Marlow becomes very ill and struggles with death himself. This makes him realize Kurtz is a remarkable man because at least he had something to say at the end of it all, whereas Marlow has nothing. He finds himself back in the " 'sepulchral city' " (146), and also finds he cannot stand people because he feels their " 'knowledge of life [is]…an irritating pretence' " (146).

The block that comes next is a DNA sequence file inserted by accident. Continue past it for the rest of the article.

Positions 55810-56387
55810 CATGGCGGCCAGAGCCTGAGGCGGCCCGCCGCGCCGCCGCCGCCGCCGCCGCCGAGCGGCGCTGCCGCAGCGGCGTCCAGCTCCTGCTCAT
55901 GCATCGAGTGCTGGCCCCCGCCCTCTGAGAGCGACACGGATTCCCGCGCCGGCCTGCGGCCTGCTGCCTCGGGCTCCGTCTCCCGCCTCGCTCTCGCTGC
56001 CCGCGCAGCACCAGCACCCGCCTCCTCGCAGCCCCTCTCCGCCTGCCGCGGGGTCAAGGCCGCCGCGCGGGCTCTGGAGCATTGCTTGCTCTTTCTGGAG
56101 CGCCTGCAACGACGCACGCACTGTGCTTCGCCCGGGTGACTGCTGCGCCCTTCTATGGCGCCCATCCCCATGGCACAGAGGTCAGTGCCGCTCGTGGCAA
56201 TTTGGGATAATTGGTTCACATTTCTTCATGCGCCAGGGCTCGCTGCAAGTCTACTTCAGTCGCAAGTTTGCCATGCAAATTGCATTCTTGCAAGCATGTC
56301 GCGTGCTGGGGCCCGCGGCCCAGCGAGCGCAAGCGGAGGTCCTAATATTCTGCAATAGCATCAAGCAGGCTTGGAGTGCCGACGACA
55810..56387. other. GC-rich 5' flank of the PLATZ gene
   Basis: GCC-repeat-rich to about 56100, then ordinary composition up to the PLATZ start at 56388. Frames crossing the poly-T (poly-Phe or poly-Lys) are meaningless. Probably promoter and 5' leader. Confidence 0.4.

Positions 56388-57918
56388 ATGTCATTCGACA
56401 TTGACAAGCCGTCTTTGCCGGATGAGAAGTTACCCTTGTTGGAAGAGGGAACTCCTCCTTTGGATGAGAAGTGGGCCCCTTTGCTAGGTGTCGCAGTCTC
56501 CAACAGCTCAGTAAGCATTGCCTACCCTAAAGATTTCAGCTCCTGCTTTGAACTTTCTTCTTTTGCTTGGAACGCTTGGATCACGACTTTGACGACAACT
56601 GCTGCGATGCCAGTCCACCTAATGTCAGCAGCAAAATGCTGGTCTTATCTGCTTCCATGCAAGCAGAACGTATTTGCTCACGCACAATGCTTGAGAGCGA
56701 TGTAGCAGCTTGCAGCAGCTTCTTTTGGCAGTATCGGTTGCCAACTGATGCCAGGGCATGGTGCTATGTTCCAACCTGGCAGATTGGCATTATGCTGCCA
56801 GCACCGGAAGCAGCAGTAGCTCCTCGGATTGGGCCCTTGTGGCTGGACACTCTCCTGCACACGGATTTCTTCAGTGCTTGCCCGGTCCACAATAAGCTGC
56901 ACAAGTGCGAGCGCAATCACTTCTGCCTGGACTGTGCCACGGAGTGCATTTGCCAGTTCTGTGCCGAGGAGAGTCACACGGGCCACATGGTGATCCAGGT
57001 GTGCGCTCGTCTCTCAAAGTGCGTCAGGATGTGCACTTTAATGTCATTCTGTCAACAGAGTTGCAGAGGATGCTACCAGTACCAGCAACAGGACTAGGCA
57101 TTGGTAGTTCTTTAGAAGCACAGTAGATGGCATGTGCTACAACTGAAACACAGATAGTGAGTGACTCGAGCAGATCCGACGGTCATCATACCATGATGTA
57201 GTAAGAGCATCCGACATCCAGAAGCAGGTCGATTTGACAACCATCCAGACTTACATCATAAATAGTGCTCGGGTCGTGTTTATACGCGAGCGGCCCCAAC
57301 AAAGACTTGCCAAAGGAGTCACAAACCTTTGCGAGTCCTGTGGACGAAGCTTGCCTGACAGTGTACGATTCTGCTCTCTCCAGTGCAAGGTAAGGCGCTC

A man sent by the Company attempts to obtain Kurtz's documents from Marlow. Marlow at first refuses, and then offers him Kurtz's report on the "Suppression of Savage Customs", but with the hand-written sentence at the end torn off reading "Exterminate all the brutes" so as not to reveal Kurtz's descent into savagery. The man leaves, threatening legal action. A second man, claiming to be Kurtz's cousin, appears two days later and leaves with " 'some family letters and memoranda without importance' " (148). Finally, a third man arrives, who says he's a colleague of Kurtz's and wants to know what happened to him. He tells Marlow Kurtz would have made a good extremist for any party, and Marlow gives him the report, which seems to satisfy him. Marlow decides to visit Kurtz's "Intended". He arrives, and before he even meets her decides to keep the dark truth from her for her own "salvation". When Marlow meets her, he sees she's still in mourning despite it having been a year since Kurtz died. She speaks with Marlow for some time as the darkness grows around them, and finally asks what Kurtz's final words were. Marlow lies, telling her they were her name. Marlow ends the story, and the narrator again compares him to a meditating Buddha.